Advice
The Hong Kong Special Administrative Region Government appeals to all inbound travellers/returnees to Hong Kong to observe the following:
  • While overseas, exercise good personal hygiene, e.g. observe hand hygiene and cough manners, and -

    • pay attention to announcements from the local government
    • follow local public health guidelines, including any movement restrictions and preventive recommendations
    • avoid contact with sick people

  • Before returning, do not get on board an airplane when influenza-like symptoms develop. Put on a mask and seek medical attention where you are.
  • If you develop symptoms while on board, put on a mask and notify the crew right away. The crew will in turn follow established procedures and alert ground control. Port health team will board the airplane to assess and follow up on landing.
  • Upon landing, present yourself to the port health post staff stationed at all boundary control points if you have a health concern.
  • After returning, avoid going to crowded places and pay close attention to your health. Seek medical consultation from public clinics or hospitals right away if influenza-like symptoms appear.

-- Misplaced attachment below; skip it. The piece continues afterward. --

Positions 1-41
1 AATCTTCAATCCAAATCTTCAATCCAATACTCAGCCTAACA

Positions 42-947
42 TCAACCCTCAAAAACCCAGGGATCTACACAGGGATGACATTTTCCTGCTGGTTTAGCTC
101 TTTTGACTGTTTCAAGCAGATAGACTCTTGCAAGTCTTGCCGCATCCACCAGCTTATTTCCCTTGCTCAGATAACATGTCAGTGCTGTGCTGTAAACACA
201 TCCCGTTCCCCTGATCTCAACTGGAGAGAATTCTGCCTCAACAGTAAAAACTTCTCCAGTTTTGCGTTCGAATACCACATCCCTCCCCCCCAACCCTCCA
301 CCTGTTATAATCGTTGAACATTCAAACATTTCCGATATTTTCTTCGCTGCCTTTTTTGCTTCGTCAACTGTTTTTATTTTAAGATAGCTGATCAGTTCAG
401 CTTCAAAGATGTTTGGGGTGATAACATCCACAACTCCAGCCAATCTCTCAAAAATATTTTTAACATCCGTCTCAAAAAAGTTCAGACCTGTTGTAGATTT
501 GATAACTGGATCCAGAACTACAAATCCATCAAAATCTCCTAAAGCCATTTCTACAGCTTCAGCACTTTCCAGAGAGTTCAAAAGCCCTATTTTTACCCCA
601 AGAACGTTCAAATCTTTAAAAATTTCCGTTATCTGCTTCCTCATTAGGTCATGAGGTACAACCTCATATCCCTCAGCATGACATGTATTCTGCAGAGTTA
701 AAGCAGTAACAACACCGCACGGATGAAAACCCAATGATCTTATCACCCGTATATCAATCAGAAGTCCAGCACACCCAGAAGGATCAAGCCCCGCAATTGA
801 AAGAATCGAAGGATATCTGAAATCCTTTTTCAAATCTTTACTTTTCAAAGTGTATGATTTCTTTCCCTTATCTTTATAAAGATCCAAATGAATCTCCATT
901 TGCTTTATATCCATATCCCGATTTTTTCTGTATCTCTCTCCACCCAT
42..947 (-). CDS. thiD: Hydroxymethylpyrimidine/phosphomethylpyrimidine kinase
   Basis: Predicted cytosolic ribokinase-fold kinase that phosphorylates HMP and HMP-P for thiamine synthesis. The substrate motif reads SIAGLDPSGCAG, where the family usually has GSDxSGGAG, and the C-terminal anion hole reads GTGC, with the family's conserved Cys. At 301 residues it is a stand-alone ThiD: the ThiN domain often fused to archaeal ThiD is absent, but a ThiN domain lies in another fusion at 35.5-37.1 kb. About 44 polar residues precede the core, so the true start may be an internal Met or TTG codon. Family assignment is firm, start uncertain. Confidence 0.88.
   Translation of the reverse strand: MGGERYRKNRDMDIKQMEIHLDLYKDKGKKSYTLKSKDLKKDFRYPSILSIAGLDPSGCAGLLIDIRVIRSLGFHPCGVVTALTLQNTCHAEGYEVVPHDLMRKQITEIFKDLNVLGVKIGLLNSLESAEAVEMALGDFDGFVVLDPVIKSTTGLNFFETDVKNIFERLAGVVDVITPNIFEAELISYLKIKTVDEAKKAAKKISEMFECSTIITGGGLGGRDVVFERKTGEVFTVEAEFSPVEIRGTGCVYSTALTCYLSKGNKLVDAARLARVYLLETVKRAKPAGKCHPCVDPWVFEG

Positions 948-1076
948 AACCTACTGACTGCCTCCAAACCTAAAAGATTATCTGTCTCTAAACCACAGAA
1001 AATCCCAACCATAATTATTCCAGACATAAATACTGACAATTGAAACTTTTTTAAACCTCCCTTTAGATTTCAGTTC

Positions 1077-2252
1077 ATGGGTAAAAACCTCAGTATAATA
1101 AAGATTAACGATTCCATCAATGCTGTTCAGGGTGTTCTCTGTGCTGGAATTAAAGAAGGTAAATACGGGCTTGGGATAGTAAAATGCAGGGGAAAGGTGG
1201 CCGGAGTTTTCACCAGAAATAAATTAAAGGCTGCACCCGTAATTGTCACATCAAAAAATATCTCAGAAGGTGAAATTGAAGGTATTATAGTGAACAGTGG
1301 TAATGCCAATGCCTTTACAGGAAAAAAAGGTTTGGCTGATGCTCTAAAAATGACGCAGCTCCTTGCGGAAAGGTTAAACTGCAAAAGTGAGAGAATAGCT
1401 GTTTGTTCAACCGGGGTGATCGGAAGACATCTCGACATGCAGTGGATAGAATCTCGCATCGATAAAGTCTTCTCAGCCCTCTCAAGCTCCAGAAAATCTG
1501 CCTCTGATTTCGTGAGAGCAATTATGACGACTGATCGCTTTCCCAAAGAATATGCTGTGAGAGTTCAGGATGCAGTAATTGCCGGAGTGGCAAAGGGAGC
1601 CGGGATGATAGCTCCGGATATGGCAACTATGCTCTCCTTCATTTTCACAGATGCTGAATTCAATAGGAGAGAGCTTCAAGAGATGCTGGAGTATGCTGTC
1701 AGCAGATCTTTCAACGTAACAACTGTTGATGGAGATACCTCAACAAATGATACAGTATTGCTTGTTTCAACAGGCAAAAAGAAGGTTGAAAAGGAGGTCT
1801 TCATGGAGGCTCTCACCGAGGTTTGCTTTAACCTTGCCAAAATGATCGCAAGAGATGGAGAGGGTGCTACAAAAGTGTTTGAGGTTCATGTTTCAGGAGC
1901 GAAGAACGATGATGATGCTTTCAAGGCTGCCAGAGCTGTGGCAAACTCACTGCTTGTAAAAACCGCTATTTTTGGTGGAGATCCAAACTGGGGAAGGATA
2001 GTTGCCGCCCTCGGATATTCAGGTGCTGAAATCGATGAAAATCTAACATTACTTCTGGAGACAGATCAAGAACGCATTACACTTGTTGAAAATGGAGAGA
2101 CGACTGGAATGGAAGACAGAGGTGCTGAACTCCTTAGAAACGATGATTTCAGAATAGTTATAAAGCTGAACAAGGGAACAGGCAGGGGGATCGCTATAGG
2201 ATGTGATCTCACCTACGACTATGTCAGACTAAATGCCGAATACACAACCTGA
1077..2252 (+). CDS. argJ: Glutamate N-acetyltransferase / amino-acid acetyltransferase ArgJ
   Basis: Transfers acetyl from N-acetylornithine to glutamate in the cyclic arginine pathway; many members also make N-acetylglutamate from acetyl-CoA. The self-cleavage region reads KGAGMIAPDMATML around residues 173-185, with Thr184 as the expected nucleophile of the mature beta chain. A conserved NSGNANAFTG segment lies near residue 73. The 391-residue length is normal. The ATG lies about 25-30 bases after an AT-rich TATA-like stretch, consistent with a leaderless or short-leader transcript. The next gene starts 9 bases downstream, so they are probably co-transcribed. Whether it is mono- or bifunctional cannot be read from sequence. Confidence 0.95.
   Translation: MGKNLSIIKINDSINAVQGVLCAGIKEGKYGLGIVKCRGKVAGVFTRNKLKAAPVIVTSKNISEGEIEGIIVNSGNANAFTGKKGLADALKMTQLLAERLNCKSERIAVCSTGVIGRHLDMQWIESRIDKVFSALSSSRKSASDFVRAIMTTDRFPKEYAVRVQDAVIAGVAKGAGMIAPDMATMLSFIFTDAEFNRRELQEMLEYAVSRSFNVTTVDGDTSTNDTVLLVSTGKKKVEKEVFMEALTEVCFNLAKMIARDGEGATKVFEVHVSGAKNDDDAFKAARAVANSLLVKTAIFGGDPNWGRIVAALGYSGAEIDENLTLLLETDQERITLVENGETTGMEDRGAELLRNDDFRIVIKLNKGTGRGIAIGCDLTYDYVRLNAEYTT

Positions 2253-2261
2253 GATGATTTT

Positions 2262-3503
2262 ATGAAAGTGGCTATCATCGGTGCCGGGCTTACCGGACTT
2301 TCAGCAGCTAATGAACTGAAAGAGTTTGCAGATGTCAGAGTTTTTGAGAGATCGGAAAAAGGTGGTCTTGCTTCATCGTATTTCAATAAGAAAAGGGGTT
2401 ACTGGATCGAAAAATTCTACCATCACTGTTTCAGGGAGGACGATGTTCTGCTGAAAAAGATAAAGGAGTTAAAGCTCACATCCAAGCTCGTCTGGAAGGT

(Source: Department of Health, HKSAR, 21 December 2009)

 

Worldwide: Pandemic Influenza (H1N1) 2009

As of 7 February 2010, worldwide more than 212 countries and overseas territories or communities have reported laboratory confirmed cases of pandemic influenza H1N1 2009, including at least 15292 deaths.
In the temperate zone of the northern hemisphere, overall pandemic influenza activity continued to decline in most countries. The most active areas of transmission continue to be in later peaking areas, particularly northern Africa, South Asia, and East Asia.

In North Africa, pandemic influenza transmission persists but substantial declines in activity have been observed over the past month across the region. In Morocco, levels of ILI have returned to near baseline, and in Egypt, the number of confirmed cases has declined considerably.